No contract, no public or personal notice, will exempt the carrier of goods from losses caused by liis or his agents' neglect or fraud; but notice of ihe carrier (if the shipper can be proved to have read it or known of its existence, and not otherwise) that he will not take goods of great value, or that he will not pay more than a specified sum unless specially informed of such value and paid in proportion to the risk, is good. An ambiguous notice will be construed against the carrier. Notices at each end of a route will not bind those who ship goods at intermediate places, unless specially made known to them. A personal notice to the principal is binding on all his agents who may forward by the same line. A carrier can not, by any transfer of the goods to another carrier, exempt himself: if he forward in another mode than that understood, he will be liable, in cases where his notice would have otherwise protected him.

If the owner of goods mislead the carrier as to their value, or make false statements calculated to lessen his vigilance, it is a fraud


him. Where there is no notice, or special contract of limitation, it is enough for the owner to show the carrier's undertaking the carriage of his goods, and a non-delivery. The carrier must show why he did not deliver ; but when there is a notice, the owner must show a want of ordinary prudence in the car. rier. A valid seizure of goods because of an illegal act of the owner, will excuse a non-delivery; but the seizure must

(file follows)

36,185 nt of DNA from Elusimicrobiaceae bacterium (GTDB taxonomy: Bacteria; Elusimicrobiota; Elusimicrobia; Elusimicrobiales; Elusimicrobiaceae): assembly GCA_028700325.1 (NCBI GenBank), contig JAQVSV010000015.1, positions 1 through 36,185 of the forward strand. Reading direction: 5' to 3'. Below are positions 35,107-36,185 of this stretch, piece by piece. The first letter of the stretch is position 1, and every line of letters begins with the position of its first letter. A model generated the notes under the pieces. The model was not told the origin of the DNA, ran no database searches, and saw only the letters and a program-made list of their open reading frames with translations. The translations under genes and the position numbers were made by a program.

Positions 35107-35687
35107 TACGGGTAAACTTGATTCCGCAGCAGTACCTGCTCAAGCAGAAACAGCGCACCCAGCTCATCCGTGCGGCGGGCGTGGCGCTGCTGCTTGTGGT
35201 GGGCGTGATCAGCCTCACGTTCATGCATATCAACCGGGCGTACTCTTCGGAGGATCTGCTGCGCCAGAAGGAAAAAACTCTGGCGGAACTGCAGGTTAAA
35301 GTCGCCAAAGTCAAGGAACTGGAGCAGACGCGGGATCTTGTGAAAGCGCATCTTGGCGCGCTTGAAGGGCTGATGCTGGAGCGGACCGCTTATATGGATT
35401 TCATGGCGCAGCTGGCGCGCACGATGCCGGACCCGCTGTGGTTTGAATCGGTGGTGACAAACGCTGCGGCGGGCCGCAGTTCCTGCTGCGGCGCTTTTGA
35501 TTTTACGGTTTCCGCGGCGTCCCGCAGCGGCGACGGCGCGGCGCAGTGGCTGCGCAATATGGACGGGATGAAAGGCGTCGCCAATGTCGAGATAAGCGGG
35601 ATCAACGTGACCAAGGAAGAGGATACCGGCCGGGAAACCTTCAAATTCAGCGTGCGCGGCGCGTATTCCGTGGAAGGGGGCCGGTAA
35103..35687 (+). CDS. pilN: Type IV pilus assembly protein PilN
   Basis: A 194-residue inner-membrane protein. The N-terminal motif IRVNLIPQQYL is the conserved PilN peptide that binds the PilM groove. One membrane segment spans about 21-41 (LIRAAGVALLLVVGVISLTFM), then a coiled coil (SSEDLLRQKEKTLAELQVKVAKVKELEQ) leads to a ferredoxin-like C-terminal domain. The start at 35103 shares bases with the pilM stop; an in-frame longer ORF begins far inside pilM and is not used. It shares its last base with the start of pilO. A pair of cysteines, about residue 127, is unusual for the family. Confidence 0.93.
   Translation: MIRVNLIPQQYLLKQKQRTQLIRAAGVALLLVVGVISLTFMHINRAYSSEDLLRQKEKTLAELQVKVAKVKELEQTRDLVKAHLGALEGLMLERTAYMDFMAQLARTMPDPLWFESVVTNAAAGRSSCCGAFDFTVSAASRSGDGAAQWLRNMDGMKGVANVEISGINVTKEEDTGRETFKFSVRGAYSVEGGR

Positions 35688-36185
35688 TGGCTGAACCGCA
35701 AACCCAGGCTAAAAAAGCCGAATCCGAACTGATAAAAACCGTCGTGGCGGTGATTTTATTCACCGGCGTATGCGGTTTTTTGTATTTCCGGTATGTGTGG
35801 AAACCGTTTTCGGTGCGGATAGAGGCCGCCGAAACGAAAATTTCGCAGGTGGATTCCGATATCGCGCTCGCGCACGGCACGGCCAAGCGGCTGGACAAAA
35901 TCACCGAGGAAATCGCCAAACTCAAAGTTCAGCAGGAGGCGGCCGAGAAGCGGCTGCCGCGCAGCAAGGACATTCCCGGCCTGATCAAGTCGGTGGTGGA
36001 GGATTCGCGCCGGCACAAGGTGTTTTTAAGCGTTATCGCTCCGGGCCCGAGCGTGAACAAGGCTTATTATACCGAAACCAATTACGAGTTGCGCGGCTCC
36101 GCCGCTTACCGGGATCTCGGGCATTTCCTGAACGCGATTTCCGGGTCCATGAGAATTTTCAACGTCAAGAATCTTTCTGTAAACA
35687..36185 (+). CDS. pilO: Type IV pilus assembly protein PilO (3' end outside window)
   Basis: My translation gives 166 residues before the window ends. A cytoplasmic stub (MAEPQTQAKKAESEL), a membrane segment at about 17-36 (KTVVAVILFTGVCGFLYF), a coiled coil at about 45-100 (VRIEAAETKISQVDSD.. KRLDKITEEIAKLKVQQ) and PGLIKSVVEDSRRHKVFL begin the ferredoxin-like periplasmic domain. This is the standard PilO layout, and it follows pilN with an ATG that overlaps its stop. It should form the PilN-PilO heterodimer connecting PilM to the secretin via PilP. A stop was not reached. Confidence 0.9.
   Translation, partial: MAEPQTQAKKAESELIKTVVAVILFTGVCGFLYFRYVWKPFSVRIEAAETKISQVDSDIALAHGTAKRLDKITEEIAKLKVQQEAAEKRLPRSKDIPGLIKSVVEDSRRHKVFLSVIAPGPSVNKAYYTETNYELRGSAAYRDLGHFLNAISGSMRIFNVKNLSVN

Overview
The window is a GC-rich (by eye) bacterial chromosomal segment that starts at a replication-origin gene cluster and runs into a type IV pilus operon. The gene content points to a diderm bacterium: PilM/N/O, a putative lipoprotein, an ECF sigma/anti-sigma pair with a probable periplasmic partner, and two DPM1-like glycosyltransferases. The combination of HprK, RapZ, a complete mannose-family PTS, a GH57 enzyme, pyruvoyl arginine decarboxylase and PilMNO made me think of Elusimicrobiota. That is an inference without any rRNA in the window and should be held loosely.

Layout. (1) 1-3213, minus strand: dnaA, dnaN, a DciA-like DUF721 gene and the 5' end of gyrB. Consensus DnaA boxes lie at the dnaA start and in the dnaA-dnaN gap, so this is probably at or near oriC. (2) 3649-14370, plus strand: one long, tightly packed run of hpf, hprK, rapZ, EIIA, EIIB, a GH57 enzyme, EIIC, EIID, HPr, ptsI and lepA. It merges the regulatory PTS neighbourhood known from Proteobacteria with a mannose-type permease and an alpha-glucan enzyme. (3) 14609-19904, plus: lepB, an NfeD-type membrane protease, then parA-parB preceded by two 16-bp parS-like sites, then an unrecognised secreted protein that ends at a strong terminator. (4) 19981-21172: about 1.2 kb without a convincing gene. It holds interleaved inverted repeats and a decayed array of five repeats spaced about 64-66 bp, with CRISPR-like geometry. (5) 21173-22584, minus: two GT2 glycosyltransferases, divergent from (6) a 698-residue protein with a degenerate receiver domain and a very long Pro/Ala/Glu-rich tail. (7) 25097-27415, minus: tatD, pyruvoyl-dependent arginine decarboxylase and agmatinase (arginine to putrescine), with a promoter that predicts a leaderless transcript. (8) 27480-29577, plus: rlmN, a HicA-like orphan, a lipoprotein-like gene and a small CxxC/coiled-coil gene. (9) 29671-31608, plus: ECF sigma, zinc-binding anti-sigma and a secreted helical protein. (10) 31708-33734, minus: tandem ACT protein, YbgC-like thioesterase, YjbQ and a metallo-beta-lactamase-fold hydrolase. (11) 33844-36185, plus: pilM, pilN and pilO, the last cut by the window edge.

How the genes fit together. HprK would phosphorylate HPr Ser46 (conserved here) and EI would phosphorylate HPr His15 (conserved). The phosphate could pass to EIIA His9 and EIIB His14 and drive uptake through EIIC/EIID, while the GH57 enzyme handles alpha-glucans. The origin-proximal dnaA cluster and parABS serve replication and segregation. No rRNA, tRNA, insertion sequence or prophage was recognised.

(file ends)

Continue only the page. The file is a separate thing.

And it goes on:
be valid, or the carrier will be liable. The carrier has legal power sufficient to put any claimant to the proof as to his title to take the goods ; if he neglect to use that power, he is liable. In case of stolen goods, the carrier must deliver them to the owner on demand.

When goods are sent by water, and it becomes necessary to throw a part overboard, thereby to save the rest, the loss is to be general. When one shipper's goods are thus destroyed, and those of others saved, the loser may demand a contribution from all the others, and from the ship-owners, anıl the party entitled to freight, in such equi. table amount as will subject him only to his fair proportion of the loss according to the value of goods he had shipped. Land-carriers, when inevitable perils oblige them to incur unusual charges, may demand payment by an equitable contribution.

The carrier has a right to demand payment when he receives the goods : he may refuse to take them if not so paid ; but if he take them, to be paid at the end of the route, he may retain them till paid, on his arrival there. He may waive this lien by agreement, in which case his charges become a simple debt. As a general rule, the consignor is bound for the freight; but the consignee, if he engage to pay, is also. Nautical usages have often become, by the decisions of courts, positive law. Different states have passed local laws to regulate their navigation : if a carrier breas any of these rules to the loss of a shipper, he is liable.

In the states of New York and Ohio, special notices and special contracts, by common carriers, are held to be against the policy of the law, and therefore utterly void. The courts also hold that the notice that “all baggage is at the risk of the owner,” is a nullity; but the carrier may require the shipper to disclose the nature and value of the property, or make a special acceptance.